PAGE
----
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Attention-deficit/hyperactivity disorder subtypes in adolescents with comorbid substance-use disorder.

Authors:
Tamm L, Adinoff B, Nakonezny PA, Winhusen T, Riggs P
Affiliation:
Journal:
The American journal of drug and alcohol abuse

Abstract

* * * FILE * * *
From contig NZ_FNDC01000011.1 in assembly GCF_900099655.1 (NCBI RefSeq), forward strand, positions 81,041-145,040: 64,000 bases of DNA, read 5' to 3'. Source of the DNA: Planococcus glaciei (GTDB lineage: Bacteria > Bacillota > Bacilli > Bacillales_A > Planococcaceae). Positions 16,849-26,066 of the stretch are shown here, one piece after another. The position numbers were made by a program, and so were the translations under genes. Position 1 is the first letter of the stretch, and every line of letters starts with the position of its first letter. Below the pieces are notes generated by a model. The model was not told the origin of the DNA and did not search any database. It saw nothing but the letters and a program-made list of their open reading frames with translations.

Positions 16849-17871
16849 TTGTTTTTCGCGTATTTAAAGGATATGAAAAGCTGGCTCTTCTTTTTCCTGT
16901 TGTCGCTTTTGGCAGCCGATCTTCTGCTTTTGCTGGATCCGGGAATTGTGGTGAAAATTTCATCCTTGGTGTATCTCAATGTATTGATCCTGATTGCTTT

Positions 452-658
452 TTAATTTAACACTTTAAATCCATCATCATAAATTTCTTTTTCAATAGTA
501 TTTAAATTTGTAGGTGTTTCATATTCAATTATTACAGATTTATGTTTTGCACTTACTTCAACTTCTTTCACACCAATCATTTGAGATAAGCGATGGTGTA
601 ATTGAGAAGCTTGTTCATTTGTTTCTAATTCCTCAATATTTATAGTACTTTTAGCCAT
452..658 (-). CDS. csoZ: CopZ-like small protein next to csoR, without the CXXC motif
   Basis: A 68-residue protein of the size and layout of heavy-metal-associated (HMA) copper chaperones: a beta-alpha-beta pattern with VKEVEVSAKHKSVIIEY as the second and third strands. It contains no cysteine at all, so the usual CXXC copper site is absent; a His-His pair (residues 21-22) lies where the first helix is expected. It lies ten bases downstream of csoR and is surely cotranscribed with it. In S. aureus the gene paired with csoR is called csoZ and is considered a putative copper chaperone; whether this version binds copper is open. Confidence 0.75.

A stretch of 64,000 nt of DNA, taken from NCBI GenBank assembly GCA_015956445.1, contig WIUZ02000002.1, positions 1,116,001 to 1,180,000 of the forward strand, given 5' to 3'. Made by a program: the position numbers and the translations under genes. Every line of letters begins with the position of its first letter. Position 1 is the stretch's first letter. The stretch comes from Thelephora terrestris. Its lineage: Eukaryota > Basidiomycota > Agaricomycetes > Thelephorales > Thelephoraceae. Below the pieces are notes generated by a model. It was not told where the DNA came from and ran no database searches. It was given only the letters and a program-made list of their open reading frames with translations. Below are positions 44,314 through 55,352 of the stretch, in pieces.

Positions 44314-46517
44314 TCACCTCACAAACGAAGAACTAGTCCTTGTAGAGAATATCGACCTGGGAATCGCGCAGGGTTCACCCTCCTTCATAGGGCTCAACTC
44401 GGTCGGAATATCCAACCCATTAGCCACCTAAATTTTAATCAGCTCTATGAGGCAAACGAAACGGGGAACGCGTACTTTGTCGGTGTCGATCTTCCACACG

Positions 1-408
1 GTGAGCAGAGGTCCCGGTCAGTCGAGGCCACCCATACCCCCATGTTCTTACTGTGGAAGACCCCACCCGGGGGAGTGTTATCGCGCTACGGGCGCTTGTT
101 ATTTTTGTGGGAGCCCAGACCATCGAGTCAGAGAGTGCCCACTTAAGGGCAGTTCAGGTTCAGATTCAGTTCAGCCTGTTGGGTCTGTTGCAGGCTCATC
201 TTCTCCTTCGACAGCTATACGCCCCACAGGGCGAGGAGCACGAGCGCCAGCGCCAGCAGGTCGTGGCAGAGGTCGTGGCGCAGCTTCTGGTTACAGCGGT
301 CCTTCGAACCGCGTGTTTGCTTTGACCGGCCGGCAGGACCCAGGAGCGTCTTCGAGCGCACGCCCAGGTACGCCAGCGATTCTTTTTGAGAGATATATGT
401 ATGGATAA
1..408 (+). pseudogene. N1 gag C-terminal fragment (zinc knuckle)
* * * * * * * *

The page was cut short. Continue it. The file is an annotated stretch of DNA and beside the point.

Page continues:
BACKGROUND: Little is known about the relationship between attention-deficit/hyperactivity disorder (ADHD) subtypes and substance-use disorder (SUD). As there is literature suggesting different subtype phenotypes, there may be subtype differences in regard to the risk for developing SUD and substance treatment response. OBJECTIVES: To characterize the sample in a Clinical Trials Network (CTN) study according to ADHD subtypes and baseline psychosocial and substance-use characteristics and to compare subtypes on response to treatment. METHODS: Secondary analyses on data collected from adolescents (n = 276) diagnosed with ADHD and SUD (non-nicotine) and treated with stimulant medication or placebo and cognitive behavioral therapy (CBT) for substance use. Participants were characterized as inattentive or combined ADHD subtype and compared on baseline characteristics and treatment outcome. RESULTS: The combined subtype presented with more severe SUDs and higher rates of conduct disorder. There were a greater proportion of boys with inattentive subtype. The inattentive subtype appeared less ready for treatment (greater University of Rhode Island Change Assessment precontemplation scores) with poorer coping skills (poorer problem-solving and abstinence focused coping) at baseline. However, the two subtypes responded equally to treatment even after controlling for baseline differences. CONCLUSIONS: Findings from this large community sample indicate that there were no subtype differences in treatment response, although there were differences in terms of substance use, antisocial behavior, readiness for treatment, and gender prior to treatment. SCIENTIFIC SIGNIFICANCE: This study is the first to report on subtype differences for treatment response for non-nicotine SUD in a comorbid ADHD-SUD population. Despite some baseline differences, both subtypes responded equally to treatment, suggesting limited relevance for subtype designation on treatment planning.

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